Some see ‘from the west (sea)’ as signifying from further afield, even from countries across the sea.

Verse 11

They will come trembling as a bird out of Egypt,

And as a dove out of the land of Assyria,

And I will make them to dwell in their houses,

Say YHWH.’

Responding in reverent fear His people will come ‘like a bird out of Egypt, and like a dove out of the land of Assyria. This may have in mind the dove that returned to the ark after God’s judgment on the world in the time of Noah, and be the indication of a new beginning. Or the idea may be in order to emphasise their defencelessness. Not like an eagle, but like a dove. And the thought is that God’s people will renounce Egypt once and for all, and will return from the place of exile in Assyria, and will come and make their homes with God. The metaphor is a picturesque one. The birds would be firmly settled in Egypt and Assyria until suddenly disturbed by the roar of the Lion, at which they will take to the skies and make for their homeland. It was partly fulfilled when Israel returned to the land in droves after the exile, it found a greater fulfilment when the Gospel reached out to the Jews from Palestine both north and south as witnessed to in Acts, resulting in their coming tremblingly to God, but its greatest fulfilment awaits the new Heaven and the new earth where Abraham too will finally find the city that he was looking for (Hebrews 11:10-14), and where all who are His will find their resting places (John 14:2).

And all this is certain of fulfilment because it has been declared by YHWH. The lion of Judah will be roused up (Genesis 49:9) and will roar (in the form of the Lamb as it had been slain - Revelation 5:5-6), Shiloh will come, and His people will be gathered to Him (Genesis 49:10).

Verse 12

‘Ephraim compasses me about with falsehood,

And the house of Israel with deceit,

But Judah yet rules with God,

And is faithful with the Holy One.

These words suggest that Hosea was now aware of the reforms of Hezekiah in Judah (see Hosea 1:1 and 2 Kings 18:1-6) and saw in them an indication that Israel’s hope for the future depended on the Davidic house. For he declares that Judah yet rules with God and is in faithful submission to Him, thereby indicating that Judah’s kingship is now responsive to YHWH and true worship has now been restored. We can indeed see that Hezekiah’s reforms must have come as a breath of fresh air to the prophets struggling to bring Israel to its senses, and may well have raised Messianic hopes.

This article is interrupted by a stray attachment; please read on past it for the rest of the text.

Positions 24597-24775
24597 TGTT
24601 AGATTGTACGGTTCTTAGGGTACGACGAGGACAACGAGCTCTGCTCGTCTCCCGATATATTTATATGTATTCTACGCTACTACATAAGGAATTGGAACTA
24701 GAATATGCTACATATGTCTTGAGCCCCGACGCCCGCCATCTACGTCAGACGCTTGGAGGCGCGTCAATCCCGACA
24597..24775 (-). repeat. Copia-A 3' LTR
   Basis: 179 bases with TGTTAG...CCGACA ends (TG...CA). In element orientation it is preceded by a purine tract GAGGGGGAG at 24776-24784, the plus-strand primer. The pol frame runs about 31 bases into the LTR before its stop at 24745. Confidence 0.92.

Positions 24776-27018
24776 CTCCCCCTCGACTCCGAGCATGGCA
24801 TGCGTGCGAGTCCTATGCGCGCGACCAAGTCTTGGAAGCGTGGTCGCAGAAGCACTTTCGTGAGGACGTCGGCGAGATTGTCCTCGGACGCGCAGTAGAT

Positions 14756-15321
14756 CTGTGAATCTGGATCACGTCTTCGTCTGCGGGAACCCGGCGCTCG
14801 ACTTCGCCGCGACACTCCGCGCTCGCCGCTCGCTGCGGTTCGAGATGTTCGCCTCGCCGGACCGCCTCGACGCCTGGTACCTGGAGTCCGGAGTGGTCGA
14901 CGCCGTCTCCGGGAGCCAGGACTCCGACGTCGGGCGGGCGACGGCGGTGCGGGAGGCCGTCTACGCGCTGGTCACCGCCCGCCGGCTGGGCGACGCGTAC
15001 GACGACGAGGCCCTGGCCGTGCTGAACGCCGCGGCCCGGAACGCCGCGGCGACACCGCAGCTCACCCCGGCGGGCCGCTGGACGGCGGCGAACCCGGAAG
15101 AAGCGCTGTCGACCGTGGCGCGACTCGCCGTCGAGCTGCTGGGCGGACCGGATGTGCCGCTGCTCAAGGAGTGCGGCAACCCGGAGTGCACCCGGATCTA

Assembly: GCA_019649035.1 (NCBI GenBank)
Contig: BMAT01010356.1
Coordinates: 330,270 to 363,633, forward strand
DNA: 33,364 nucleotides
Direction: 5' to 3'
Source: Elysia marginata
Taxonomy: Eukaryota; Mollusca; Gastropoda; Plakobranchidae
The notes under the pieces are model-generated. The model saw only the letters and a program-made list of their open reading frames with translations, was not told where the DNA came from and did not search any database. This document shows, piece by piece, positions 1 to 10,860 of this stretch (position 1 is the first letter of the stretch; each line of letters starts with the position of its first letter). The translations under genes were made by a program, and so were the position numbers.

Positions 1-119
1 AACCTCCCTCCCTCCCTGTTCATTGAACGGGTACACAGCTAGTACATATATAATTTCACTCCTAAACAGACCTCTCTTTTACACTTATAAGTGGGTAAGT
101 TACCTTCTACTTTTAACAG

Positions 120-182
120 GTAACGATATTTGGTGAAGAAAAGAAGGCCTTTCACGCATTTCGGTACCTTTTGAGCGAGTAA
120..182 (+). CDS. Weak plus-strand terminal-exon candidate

He points out that whilst Ephraim were still ‘surrounding’ Him with falsehood, and the whole house of Israel were ‘surrounding’ Him with deceit, (the language might suggest that at this stage Samaria was ‘surrounded’ by the Assyrian army thus providing the symbolism used here) and were in fact about to crumble, Judah was yet reliable and ‘ruled with God’, that is, their king ruled in obedience to God. For in the third year of Hoshea Hezekiah had come to the throne of Judah and had submitted Himself to God (2 Kings 18:1-6). It was not said of Judah that they had ‘appointed kings, but not by Me’ (Hosea 8:4), for they still held to the Davidic kingship Thus the whole future of Israel was seen to depend on the firm foundation of the Davidic kingship, and on their faithfulness to the Holy One. and especially on the coming greater King Who would bring in righteousness (Isaiah 11:1-4). Once He came the lion would roar and the people would turn back to God, an apt picture of the ministry of Jesus Christ and what followed it after Pentecost.

(On the other hand the Masoretes in their Hebrew text and many modern scholars (the latter by repointing the consonants and altering the sense) see the verse as opening chapter 12, even though the Masoretes held to the text as translated above. But the analysis above indicates that its sentiments are required to round off the chiasm in chapter 11, whilst the translation above (following MT) more fully explains the reference to the lion in Hosea 11:11. It was Judah, who would be the lion’s whelp, from whom the Final Hope would come (Genesis 49:9-10)).

Bibliographical Information
Pett, Peter. "Commentary on Hosea 11". "Pett's Commentary on the Bible ". https://www.studylight.org/commentaries/eng/pet/hosea-11.html. 2013.